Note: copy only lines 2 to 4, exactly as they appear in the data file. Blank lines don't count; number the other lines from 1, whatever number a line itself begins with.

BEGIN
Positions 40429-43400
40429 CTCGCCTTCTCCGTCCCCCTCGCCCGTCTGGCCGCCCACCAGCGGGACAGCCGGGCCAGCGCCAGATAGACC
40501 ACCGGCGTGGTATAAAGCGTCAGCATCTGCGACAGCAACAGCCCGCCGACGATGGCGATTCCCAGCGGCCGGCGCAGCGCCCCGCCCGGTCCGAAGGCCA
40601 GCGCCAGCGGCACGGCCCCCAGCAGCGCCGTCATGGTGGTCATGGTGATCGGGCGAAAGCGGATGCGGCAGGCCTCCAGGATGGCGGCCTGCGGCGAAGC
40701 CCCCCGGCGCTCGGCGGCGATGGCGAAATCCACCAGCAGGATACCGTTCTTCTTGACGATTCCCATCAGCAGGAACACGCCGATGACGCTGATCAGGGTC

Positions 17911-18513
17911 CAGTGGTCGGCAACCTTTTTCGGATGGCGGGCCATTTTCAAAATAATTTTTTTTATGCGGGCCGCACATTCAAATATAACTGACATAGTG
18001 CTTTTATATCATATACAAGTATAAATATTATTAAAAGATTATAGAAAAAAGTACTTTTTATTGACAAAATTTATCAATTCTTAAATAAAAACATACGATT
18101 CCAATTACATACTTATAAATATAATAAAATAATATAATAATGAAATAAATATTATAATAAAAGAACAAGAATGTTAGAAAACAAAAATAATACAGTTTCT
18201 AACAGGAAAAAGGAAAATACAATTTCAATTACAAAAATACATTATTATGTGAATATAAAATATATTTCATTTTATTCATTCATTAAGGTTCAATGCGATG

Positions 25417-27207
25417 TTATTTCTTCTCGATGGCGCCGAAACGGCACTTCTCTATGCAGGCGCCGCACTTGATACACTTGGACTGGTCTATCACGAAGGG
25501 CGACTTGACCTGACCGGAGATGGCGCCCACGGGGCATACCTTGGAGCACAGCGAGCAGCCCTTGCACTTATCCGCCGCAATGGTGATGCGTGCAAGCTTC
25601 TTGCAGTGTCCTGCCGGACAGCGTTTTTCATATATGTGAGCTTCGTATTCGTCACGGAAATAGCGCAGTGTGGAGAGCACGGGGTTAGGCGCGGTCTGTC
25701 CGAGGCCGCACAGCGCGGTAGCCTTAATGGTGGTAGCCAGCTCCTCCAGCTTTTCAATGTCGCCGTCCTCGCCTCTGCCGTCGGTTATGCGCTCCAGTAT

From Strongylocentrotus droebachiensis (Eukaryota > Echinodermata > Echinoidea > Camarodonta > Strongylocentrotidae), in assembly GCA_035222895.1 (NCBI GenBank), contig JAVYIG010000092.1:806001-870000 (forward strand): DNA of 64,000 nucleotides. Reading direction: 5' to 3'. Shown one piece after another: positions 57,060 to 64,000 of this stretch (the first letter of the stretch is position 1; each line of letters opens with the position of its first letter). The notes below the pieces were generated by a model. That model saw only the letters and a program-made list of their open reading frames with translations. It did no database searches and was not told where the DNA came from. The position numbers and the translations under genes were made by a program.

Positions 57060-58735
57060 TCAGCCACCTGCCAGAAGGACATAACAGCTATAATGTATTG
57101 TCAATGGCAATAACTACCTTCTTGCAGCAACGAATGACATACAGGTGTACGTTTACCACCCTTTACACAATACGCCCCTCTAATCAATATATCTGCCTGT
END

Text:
40429 CTCGCCTTCTCCGTCCCCCTCGCCCGTCTGGCCGCCCACCAGCGGGACAGCCGGGCCAGCGCCAGATAGACC
40501 ACCGGCGTGGTATAAAGCGTCAGCATCTGCGACAGCAACAGCCCGCCGACGATGGCGATTCCCAGCGGCCGGCGCAGCGCCCCGCCCGGTCCGAAGGCCA
40601 GCGCCAGCGGCACGGCCCCCAGCAGCGCCGTCATGGTGGTCATGGTGATCGGGCGAAAGCGGATGCGGCAGGCCTCCAGGATGGCGGCCTGCGGCGAAGC